How Emotional Intelligence Is Defined
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Recent studies have linked high emotional intelligence (EI) with many positive outcomes, including better job performance, lower levels of stress, and higher quality relationships. Because EI is a skill that can be learned, it may even help improve other skills like socialization or communication ability.
However, before you assume that everyone has high emotional intelligence, there are some things to consider. For one, people who score highly on self-report measures of EI are probably telling themselves what they want to hear.
Furthermore, individuals may focus too much on emotions in the short term instead of thinking about the future. That could make them create more negative mental patterns, which eventually contribute to anxiety or depression.
This article will discuss how we define emotional intelligence and some potential misconceptions. After that, we’ll talk about why developing your emotional literacy is important and possible strategies for doing so.
Emotional intelligence – what does it mean?
First, let us clarify the meaning of the word “emotional” in the phrase “intelligence related to feelings.” Many people use the word “feeling” as an all-encompassing descriptor, but this isn’t quite right.
Definition of emotional intelligence
What most people refer to as “emotional” or “intangible” quality is actually called non-rational, intuitive thinking. This type of thinking is subconscious and does not use logical reasoning as a basis.
Instead, it uses feelings to make decisions. For example, when you are hungry, your body goes into action to seek out food. Your intuition tells you that eating is needed so you do it!
This way of thinking can be used in both good and bad ways. It helps us understand why other people behave the way they do, and sometimes we cannot help but feel something about someone or something.
It also helps motivate us to perform our jobs well because we know if we don't get the job done, we won’t feel happy. We will be unhappy with ourselves and this could potentially affect how we feel about ourselves overall.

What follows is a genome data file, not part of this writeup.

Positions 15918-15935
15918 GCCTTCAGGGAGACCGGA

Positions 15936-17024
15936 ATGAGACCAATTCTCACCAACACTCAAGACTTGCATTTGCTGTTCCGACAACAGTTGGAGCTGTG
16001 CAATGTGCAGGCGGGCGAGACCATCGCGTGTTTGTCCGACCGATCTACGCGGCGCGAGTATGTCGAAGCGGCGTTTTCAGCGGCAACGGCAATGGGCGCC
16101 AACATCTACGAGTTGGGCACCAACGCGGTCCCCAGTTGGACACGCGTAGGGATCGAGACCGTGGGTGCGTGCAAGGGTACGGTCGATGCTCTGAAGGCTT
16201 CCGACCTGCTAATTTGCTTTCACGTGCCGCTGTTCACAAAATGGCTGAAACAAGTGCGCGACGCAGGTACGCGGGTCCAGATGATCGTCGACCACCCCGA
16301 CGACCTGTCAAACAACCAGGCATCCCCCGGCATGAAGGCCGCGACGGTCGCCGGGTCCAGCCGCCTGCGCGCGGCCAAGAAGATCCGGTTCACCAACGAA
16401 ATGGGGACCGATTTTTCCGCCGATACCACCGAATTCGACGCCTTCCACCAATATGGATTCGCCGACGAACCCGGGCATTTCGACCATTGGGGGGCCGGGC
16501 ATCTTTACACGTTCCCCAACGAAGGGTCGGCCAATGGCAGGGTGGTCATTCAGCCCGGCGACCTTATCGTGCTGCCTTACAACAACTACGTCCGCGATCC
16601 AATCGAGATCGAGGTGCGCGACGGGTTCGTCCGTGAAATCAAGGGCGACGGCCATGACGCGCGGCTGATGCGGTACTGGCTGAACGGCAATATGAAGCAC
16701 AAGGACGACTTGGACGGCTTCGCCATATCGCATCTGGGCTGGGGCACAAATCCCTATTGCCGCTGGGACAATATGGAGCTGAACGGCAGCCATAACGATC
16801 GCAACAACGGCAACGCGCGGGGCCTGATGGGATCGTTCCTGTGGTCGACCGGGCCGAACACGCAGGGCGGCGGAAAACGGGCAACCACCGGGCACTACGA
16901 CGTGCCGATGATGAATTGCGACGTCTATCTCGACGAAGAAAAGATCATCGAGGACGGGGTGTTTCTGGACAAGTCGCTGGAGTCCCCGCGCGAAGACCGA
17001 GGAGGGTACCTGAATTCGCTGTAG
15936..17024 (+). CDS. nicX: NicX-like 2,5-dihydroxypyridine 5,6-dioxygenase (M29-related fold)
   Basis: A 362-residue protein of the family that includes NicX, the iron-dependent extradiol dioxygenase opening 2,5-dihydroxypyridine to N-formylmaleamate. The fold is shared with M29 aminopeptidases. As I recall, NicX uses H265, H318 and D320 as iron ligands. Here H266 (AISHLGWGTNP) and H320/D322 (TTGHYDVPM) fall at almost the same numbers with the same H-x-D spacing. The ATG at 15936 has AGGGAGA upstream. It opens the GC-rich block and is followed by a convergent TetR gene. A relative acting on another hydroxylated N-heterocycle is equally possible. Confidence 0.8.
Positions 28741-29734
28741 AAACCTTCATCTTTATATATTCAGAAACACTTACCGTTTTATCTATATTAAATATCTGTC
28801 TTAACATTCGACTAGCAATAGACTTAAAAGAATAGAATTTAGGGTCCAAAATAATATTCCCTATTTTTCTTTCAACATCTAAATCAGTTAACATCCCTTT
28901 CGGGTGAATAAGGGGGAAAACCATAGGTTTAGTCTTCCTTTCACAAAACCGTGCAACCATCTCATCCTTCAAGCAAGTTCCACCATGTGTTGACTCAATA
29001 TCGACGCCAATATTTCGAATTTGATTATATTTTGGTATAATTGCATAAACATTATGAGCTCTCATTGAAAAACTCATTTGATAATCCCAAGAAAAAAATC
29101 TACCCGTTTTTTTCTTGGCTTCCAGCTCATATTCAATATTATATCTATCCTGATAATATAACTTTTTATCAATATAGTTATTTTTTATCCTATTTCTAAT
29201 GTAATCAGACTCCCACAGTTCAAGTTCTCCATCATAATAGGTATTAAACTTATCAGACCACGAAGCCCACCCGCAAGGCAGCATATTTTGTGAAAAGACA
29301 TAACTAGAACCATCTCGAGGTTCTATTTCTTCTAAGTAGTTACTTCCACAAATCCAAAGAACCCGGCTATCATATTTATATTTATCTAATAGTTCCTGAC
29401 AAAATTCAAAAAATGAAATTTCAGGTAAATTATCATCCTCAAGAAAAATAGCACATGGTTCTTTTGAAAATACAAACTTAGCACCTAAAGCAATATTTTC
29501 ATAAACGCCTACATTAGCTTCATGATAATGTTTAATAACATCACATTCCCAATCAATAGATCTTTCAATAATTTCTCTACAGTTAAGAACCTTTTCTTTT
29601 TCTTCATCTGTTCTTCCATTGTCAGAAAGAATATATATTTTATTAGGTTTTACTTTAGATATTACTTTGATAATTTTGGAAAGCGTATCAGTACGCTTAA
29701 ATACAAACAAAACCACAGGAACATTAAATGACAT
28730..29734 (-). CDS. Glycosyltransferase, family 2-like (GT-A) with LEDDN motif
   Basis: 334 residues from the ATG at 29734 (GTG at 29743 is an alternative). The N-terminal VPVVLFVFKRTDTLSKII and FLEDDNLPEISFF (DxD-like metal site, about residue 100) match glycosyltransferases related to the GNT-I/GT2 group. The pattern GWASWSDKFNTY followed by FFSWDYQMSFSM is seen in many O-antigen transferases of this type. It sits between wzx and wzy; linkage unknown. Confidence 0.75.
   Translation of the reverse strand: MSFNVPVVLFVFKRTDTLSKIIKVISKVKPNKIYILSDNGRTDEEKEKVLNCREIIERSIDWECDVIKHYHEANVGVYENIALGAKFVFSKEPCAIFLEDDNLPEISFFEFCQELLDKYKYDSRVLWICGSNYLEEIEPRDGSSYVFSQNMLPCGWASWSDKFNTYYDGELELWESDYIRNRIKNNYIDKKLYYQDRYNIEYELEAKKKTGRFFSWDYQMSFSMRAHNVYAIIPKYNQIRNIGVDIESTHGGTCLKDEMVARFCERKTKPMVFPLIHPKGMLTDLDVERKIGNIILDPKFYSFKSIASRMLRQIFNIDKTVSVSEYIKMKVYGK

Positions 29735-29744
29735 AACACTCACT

There are several theories about what makes individuals have high levels of emotional intelligence, though no one has identified any specific traits that correlate with it. Some believe it's born with you, while others think it is learned through life experiences.
Regardless, researchers agree that having higher emotional intelligence can have significant benefits for your health and wellbeing.
Factors that affect your emotional intelligence
There are several factors that influence someone’s emotional intelligence. These include genetics, early experiences, socialization, role models, motivation, and use of emotions.
Genetics play a significant part in determining how well you manage your own emotions as well as those of others. Some people are just wired to be more emotionally intelligent than others.
Some studies suggest that people with higher levels of emotional intelligence are genetically encoded. This means that they were born with these skills or they developed them through natural processes such as learning from peers and parents.
However, it is possible to develop emotional intelligence even if you weren’t born with strong emotion regulation abilities. You can learn how to control your emotions by practicing techniques like mindfulness, self-reflection, and understanding yourself and other people.